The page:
When you invest in Mutual Munds, you get two kinds of returns: capital appreciation and dividends. Capital appreciation is the increase in the share price of the fund above the price at which you invested.


Equities, in particular, rely on both capital appreciation and dividend payments. However, until February 2018, only capital appreciation was used to map a fund's success.


The Price Return Index parameter only considered capital appreciation, which is only half of the picture. Dividends that are reinvested play a significant part in equities since they are invested over a longer period of time.


When these dividends are paid out, the overall return of equities rises, causing them to outperform the benchmark. The total return index is one such index that considers the entire parameters when mapping a fund's performance. As an example, consider the S&P 500. One example of a total return index is the S&P 500 Total Return Index (SPTR). The total return indexes work in a similar manner to many mutual funds, with all cash distributions automatically reinvested back into the fund. While most total return indexes are equity-based, there exist total return indexes for bonds that presume that all coupon payments and redemptions be reinvested in the index by purchasing more bonds.


A mutual fund generates profits in two ways: capital appreciation and dividend disbursements. The growth or decrease in the market price of the asset is referred to as capital appreciation. When calculating the returns provided by a securities, such as an equity fund, both of the above components are important.


However, until recently, just one of these was used to evaluate performance. The Price Return Index (PRI), which served as the benchmark for mutual fund schemes, only reflected the capital appreciation component of index participants. It neglected the dividend payout component of mutual fund schemes. Total Return Index (TRI) has been established to increase transparency and credibility. It considers both capital gains and dividends when calculating returns.


The return of a total return index will always be greater than the return of a price return index for an identical basket of securities. It will be because of the additional dividend payouts. As a result, focusing just on the price return index may exaggerate the amount to which the mutual fund scheme exceeded the benchmark. This is going to be deceptive.


Furthermore, fund companies have received a large number of subscriptions as a result of news of schemes outperforming the benchmark. SEBI's action at this time appears to be timely in order to avoid giving investors the wrong impression.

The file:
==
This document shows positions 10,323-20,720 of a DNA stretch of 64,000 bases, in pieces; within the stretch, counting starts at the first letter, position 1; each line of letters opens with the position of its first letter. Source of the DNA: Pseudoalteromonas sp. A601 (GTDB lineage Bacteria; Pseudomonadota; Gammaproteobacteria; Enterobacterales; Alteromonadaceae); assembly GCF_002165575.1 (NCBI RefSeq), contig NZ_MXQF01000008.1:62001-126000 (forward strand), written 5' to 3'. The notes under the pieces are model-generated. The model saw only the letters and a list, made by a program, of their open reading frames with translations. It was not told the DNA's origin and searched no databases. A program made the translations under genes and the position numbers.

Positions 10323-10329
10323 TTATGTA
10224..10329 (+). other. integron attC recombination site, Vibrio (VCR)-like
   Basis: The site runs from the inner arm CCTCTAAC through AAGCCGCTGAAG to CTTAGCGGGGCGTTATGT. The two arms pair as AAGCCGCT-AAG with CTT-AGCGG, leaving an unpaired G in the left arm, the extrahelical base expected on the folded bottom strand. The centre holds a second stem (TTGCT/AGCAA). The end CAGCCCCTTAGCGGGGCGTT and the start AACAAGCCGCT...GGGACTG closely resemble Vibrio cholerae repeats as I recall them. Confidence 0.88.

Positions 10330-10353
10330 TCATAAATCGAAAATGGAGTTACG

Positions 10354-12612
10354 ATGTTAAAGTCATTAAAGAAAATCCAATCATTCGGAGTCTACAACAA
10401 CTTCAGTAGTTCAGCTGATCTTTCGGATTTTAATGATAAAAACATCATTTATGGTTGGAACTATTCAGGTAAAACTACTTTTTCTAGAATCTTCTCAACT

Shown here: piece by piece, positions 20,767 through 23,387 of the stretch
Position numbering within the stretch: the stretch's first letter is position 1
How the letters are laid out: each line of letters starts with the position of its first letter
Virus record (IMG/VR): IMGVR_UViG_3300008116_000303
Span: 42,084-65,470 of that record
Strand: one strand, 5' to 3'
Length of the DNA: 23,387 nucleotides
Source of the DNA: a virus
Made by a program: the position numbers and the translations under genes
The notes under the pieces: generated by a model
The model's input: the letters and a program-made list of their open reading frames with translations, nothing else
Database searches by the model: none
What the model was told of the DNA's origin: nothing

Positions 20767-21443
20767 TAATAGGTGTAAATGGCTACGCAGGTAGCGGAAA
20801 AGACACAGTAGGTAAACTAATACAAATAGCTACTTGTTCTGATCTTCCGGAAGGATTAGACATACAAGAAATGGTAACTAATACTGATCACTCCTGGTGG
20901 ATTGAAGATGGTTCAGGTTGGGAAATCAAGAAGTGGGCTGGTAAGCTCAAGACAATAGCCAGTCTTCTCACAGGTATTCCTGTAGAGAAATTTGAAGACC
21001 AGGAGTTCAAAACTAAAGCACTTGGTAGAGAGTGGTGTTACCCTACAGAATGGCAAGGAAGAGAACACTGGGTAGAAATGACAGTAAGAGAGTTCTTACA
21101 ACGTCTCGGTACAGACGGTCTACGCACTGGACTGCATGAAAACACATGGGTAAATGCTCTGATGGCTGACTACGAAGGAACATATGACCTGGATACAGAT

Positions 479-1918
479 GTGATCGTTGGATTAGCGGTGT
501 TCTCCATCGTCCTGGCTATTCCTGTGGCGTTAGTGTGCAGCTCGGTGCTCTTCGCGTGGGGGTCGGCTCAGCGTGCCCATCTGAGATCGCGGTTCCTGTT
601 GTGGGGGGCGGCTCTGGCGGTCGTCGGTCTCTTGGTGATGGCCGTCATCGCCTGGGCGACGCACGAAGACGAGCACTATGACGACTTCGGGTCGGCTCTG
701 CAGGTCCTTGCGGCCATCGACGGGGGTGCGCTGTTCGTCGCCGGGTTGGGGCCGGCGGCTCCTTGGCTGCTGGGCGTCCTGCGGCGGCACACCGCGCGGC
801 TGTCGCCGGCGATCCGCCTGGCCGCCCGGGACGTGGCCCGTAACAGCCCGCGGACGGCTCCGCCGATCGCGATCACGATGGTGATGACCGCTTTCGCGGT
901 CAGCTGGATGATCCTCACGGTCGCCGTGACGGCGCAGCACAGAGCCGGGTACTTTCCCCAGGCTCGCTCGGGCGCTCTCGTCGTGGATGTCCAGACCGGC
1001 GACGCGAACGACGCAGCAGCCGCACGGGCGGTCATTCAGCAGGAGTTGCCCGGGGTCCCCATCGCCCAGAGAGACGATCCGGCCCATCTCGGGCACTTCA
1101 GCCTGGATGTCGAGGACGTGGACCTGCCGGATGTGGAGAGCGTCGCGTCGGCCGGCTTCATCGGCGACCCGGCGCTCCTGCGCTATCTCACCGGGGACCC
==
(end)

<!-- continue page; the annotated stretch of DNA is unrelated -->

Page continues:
It is critical for you as an investor to understand the current market pricing scenario and where your investments stand in this mapping. Following the installation of TRI, there have been numerous situations where formerly outperforming funds are suddenly underperforming due to parameter changes, exposing the reality. This will also influence your investing style, whether active or passive.


When PRI was employed as the measuring metric, a large number of funds surpassed their benchmarks, but as their AUM expanded, their return shirked and performance began to decline. In the end, the alpha of such funds began to decline, lowering overall returns.


Also Read | Portfolio Optimization and Asset Allocation Strategies to Maximize Returns




The total return method is a completely different idea. It's a well-known retirement investment technique. The total return or income strategy seeks to increase the income of the investor.  


To create constant income, investors and fund managers who follow the total return strategy invest in high dividend-yielding stocks and fixed-income instruments such as bonds. It is an excellent retirement income investing strategy since it focuses on capital preservation and future capital growth.


Using the Total Return Index (TRI) instead of the Price Return Index (PRI) can have an impact on investors' future investment plans. Especially when it comes to transitioning from active to passive investing. Over the long term, a considerable number of actively managed mutual funds have outperformed benchmark indices.


The TR index allows retail investors to compare their returns on mutual fund investments to the performance of a fund manager using indices such as the S&P 500. Using the TR index to compare the success of various investment possibilities provides a more precise assessment of return on investment.


Using the total return index instead of the price return index will have a substantial impact on an investor's long-term strategy. They can more properly assess the difference in performance using TRI than the price return index.


However, as their asset under management rose, the degree of excess return or alpha began to diminish. If your fund outperforms the Price Return Index but underperforms the Total Return Index for 3 to 5 years, it is time to do a thorough performance assessment.


Finally, if a previously outperforming fund is now underperforming, you must analyze your investing portfolio and eliminate consistently underperforming funds. Make certain that your portfolio is well-balanced and fully matched with your objectives.